# How would I find the maximum likelihood estimator for $\sigma^2$ in simple linear regression.

I have a simple linear regression equation $$y_i=\beta_1x_i+\epsilon_i$$ and I need to find the maximum likelihood estimator of $$\sigma^2$$. I believe the log likelihood function for this model is l$$(\beta_1,\sigma^2)=-\frac{n}{2}\ln{(2\pi\sigma^2)}-\frac{1}{2\sigma^2}\sum_{i=1}^n(y_i-\beta_1x_i)$$ but when I derive it with respect to $$\sigma^2$$ , set it equal to 0, and attempt to solve for $$\sigma^2$$ I get a result that is undefined. The way I got to this undefined solution is: dl/d$$\beta_1$$=$$-\frac{n\pi}{\sigma}+\frac{1}{\sigma}\sum_{i=1}^n(y_i\beta_1)^2=^{set}=0$$. When I solve for $$\sigma$$ I get $$0=\frac{1}{\sigma}$$ which is an undefined result. Could anyone help me out?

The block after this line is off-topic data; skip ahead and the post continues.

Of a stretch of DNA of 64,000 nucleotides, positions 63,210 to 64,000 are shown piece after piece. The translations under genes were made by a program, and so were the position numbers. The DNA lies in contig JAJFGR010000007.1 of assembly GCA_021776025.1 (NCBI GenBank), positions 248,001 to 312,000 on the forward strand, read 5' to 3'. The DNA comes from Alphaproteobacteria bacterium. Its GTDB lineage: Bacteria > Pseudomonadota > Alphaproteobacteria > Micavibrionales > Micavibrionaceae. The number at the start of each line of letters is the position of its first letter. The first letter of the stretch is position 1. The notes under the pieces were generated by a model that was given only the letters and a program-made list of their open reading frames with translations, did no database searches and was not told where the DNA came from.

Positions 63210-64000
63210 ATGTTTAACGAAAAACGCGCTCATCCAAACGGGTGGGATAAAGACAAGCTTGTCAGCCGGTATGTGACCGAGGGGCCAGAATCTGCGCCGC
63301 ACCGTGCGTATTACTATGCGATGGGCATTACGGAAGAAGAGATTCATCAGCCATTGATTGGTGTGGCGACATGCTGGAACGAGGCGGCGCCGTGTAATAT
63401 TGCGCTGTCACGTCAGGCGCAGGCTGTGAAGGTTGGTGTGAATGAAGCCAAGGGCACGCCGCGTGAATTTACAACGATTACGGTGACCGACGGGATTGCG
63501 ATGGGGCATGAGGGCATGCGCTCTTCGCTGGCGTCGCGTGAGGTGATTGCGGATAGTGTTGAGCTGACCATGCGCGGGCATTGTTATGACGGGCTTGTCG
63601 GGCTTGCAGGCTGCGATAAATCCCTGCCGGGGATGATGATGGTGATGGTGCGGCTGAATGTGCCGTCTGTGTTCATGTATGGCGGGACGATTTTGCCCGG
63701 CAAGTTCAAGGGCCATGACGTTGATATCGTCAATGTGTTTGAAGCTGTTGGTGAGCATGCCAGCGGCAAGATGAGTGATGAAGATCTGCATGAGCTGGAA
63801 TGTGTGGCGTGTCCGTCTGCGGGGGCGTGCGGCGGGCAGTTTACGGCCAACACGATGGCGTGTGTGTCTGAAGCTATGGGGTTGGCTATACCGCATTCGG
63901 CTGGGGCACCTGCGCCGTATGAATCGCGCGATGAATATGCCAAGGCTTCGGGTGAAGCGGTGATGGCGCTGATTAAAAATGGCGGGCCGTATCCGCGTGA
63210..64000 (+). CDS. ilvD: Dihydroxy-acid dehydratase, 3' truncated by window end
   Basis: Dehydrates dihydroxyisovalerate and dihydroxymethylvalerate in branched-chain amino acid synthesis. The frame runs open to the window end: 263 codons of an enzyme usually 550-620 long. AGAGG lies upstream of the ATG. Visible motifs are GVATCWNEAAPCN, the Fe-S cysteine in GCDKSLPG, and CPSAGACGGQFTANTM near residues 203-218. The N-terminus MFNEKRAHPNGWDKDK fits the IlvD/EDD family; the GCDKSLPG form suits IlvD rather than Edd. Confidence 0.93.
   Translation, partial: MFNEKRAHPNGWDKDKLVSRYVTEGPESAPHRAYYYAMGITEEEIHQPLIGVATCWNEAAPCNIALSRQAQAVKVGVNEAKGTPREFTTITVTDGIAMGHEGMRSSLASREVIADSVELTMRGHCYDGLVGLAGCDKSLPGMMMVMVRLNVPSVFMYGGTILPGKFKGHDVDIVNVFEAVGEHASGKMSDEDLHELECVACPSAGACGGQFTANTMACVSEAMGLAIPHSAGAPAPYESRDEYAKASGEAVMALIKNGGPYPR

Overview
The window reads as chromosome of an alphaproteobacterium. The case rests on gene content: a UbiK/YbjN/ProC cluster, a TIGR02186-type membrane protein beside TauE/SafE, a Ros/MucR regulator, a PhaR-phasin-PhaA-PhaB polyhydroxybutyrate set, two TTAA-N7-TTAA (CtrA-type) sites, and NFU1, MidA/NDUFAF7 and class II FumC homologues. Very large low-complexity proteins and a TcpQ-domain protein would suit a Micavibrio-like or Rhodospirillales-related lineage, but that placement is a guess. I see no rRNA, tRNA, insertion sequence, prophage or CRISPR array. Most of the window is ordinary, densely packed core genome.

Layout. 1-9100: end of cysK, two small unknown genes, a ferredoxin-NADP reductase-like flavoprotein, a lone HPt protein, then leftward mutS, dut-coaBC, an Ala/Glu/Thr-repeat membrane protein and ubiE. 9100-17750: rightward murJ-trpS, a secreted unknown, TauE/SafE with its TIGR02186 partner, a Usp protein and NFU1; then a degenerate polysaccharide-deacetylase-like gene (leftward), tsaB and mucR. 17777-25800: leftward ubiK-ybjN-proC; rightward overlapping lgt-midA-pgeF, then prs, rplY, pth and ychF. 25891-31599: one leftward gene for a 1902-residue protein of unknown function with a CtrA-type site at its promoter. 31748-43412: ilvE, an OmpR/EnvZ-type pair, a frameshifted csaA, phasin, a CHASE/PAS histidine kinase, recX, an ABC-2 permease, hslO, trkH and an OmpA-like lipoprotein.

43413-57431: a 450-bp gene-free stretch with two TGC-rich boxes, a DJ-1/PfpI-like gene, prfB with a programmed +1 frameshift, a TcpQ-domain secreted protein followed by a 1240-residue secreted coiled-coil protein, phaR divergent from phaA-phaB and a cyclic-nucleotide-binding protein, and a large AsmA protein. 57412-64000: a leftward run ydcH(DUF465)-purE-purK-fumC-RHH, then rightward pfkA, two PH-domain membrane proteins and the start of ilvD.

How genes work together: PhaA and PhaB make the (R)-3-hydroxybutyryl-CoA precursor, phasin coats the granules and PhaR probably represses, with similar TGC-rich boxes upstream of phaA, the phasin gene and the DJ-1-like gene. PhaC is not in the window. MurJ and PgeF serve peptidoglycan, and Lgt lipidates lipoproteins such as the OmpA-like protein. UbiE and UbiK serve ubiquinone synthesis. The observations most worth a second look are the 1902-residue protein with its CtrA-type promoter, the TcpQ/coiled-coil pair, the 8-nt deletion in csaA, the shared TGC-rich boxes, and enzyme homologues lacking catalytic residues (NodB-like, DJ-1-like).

Thanks for sharing your attempt. You should be writing $$\frac{dl}{d\sigma}$$ instead of $$\frac{dl}{d\beta_1}$$, but you seem to be trying to differentiate with respect to $$\sigma$$ anyway.
However, you seem to not have taken the derivative w.r.t $$\sigma$$ correctly. I think the second term should be $$\frac{1}{\sigma^3}\sum_i (y_i - \beta_1 x_i)$$